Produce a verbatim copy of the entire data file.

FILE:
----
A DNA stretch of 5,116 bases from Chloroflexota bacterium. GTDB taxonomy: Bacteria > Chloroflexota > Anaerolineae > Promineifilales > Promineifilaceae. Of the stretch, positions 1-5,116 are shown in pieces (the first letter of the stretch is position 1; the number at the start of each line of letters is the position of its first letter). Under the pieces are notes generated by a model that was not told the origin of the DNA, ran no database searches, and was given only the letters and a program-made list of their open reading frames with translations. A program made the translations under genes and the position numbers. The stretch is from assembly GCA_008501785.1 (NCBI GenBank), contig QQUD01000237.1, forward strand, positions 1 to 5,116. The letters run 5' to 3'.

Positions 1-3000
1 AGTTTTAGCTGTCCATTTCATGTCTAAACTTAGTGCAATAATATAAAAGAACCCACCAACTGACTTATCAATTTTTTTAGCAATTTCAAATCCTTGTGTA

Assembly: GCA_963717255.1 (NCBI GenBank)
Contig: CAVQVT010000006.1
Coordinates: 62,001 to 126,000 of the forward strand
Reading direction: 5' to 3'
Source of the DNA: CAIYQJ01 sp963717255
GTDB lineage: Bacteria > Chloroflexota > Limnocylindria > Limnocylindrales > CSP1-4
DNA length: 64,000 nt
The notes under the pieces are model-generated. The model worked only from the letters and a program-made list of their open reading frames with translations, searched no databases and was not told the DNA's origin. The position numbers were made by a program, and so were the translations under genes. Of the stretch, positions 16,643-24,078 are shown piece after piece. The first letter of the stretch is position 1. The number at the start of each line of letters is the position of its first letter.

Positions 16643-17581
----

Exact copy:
A DNA stretch of 5,116 bases from Chloroflexota bacterium. GTDB taxonomy: Bacteria > Chloroflexota > Anaerolineae > Promineifilales > Promineifilaceae. Of the stretch, positions 1-5,116 are shown in pieces (the first letter of the stretch is position 1; the number at the start of each line of letters is the position of its first letter). Under the pieces are notes generated by a model that was not told the origin of the DNA, ran no database searches, and was given only the letters and a program-made list of their open reading frames with translations. A program made the translations under genes and the position numbers. The stretch is from assembly GCA_008501785.1 (NCBI GenBank), contig QQUD01000237.1, forward strand, positions 1 to 5,116. The letters run 5' to 3'.

Positions 1-3000
1 AGTTTTAGCTGTCCATTTCATGTCTAAACTTAGTGCAATAATATAAAAGAACCCACCAACTGACTTATCAATTTTTTTAGCAATTTCAAATCCTTGTGTA

Assembly: GCA_963717255.1 (NCBI GenBank)
Contig: CAVQVT010000006.1
Coordinates: 62,001 to 126,000 of the forward strand
Reading direction: 5' to 3'
Source of the DNA: CAIYQJ01 sp963717255
GTDB lineage: Bacteria > Chloroflexota > Limnocylindria > Limnocylindrales > CSP1-4
DNA length: 64,000 nt
The notes under the pieces are model-generated. The model worked only from the letters and a program-made list of their open reading frames with translations, searched no databases and was not told the DNA's origin. The position numbers were made by a program, and so were the translations under genes. Of the stretch, positions 16,643-24,078 are shown piece after piece. The first letter of the stretch is position 1. The number at the start of each line of letters is the position of its first letter.

Positions 16643-17581